Opioid-abuse treatment eludes most who need it in Rhode Island

One-fifth of young adult opioid abusers in Rhode Island tried at least once – but failed – to get treatment to break their dependency on prescription narcotics, a new study finds.

Another half of the painkiller users in the study never even attempted to enroll in a substance-use treatment program, the report found.

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“Nine in 10 young people who would benefit from addiction treatment are not accessing it,” senior author Brandon Marshall, an epidemiologist at the Brown University School of Public Health in Providence, Rhode Island, said in a phone interview. “We need to make sure that when a young person does seek that treatment, it’s available.”

Marshall and colleagues studied 200 Rhode Island 18- to 29-year-olds who had used prescription opioids for nonmedical reasons in the past month.

Slightly more than half the participants had once been homeless. But the vast majority, more than 87 percent, had health insurance. Rhode Island has one of the highest insurance coverage rates in the nation, according to the report in Substance Abuse Treatment, Prevention, and Policy.

Nonetheless, more than half the opioid abusers who tried but failed to enroll in treatment programs told interviewers that their health insurance denied them access. Another 40 percent reported being unable to enroll because they could not afford it.

The biggest barrier for those who were turned away from treatment was waiting lists.

Propelled by prescription painkiller abuse, U.S. deaths from drug overdoses hit a record in 2014, increasing to 47,055, which was a 6.5 percent rise from the year before, according to the Centers for Disease Control and Prevention.

Dr. Caleb Alexander, co-director of Johns Hopkins Center for Drug Safety and Effectiveness in Baltimore, described the new study results as “quite concerning” in a phone interview.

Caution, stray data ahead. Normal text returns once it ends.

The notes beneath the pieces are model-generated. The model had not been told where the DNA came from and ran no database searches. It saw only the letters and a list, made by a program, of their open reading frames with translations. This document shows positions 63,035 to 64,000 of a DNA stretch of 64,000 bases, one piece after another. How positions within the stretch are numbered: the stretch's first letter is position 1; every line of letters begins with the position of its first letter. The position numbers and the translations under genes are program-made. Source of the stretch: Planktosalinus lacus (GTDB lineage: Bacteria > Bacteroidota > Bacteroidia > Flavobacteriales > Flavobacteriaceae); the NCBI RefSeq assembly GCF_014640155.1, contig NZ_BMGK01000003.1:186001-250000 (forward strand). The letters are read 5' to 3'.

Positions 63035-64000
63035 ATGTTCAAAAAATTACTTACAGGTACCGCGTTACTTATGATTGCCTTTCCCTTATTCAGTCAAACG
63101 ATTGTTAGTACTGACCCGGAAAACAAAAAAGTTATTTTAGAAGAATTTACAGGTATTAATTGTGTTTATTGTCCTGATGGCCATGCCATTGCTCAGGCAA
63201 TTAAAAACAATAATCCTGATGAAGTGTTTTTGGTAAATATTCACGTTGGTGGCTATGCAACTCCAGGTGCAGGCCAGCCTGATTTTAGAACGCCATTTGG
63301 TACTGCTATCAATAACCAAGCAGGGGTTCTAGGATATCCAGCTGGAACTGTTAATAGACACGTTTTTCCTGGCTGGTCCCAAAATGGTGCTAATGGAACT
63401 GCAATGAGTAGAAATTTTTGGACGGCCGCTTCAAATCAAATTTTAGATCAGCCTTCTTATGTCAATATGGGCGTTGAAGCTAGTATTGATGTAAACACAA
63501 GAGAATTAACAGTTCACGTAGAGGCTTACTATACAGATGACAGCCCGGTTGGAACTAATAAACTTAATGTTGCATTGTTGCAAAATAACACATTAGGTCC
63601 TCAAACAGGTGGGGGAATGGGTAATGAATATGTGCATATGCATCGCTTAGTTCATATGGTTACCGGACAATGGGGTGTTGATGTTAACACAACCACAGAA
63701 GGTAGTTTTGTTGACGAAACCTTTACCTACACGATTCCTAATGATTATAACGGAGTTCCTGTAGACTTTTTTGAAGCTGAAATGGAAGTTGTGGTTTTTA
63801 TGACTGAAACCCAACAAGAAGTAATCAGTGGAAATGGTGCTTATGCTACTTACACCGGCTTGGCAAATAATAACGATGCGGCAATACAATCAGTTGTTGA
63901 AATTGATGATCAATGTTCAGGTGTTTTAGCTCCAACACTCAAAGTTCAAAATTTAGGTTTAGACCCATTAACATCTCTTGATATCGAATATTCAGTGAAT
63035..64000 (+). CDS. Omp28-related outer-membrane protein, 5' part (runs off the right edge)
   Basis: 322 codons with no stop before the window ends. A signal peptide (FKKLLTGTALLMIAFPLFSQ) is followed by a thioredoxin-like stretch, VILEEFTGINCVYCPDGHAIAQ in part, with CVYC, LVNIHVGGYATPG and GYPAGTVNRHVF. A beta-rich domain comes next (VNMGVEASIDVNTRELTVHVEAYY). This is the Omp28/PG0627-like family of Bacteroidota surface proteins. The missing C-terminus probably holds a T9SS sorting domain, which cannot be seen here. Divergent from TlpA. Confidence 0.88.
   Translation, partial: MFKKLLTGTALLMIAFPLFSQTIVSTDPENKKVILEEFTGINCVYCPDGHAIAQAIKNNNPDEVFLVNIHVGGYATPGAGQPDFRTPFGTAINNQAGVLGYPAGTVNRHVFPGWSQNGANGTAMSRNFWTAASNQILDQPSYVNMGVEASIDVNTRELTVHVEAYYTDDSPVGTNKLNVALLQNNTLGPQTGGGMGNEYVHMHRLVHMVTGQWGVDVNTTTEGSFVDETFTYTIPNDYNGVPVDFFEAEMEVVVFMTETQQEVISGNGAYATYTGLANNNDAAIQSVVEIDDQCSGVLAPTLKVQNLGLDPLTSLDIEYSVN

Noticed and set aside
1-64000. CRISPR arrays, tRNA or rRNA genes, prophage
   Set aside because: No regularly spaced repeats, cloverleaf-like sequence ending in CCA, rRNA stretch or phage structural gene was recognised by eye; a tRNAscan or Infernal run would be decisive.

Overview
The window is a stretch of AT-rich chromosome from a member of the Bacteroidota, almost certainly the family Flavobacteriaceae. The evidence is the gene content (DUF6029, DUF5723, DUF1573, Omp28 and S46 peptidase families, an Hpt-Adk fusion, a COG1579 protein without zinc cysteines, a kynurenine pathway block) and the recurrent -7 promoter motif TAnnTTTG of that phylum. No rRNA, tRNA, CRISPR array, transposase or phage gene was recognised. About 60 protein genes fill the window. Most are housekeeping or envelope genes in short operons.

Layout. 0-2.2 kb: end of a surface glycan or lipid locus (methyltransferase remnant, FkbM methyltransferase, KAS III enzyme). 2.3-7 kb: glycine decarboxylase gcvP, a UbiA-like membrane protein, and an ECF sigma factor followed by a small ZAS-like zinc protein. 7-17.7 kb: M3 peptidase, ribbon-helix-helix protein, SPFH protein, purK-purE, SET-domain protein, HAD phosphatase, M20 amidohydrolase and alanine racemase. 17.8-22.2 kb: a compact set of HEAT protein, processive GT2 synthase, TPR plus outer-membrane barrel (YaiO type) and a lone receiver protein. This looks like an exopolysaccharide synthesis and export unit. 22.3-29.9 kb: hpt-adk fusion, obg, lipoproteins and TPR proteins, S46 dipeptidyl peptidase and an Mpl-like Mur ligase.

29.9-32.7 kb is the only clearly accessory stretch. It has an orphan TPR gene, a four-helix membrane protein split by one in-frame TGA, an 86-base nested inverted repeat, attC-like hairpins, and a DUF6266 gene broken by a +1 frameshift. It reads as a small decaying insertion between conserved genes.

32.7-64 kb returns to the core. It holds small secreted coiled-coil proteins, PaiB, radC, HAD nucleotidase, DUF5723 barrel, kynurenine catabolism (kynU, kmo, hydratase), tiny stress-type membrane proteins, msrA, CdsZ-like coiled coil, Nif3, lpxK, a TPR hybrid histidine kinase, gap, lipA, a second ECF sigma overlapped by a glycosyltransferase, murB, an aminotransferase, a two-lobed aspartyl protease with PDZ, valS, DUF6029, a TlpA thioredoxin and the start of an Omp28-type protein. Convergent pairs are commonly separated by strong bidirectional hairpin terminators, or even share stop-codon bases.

“This study is another reminder of the profound gap that exists between the demand and the supply for services for the treatment of opioid addiction,” he said.

“This isn’t just a lack of insurance, though that matters. This is also about issues of distrust and stigma and structural barriers, like homelessness,” said Alexander, who was not involved in the study.

A prior study found that long waiting lists were the most common barrier to drug and alcohol treatment for youth. Addicts considering treatment programs can wait more than two months in the U.S., the new study says.

Medication-assisted treatment with methadone, buprenorphine or naltrexone can effectively treat opioid-use disorders, the research team writes. But only 1 in 10 youth with substance-use disorder receives treatment.

“Barriers at many different levels are responsible for the incredible unmet need for the services,” Alexander said. “The study shines a light on a problem that’s been well described and underscores the serious work that has to be done to improve the accessibility of treatments for those with opioid-use disorders.”

The U.S. Surgeon General last month issued a call to action to end the epidemic of substance abuse with a first-ever report he likened to the 1964 landmark report on smoking.

Since 2009, more Americans have died every year from prescription opioid overdoses than from car crashes. In 2015, more than 27 million Americans reported using illegal drugs or misusing prescription drugs.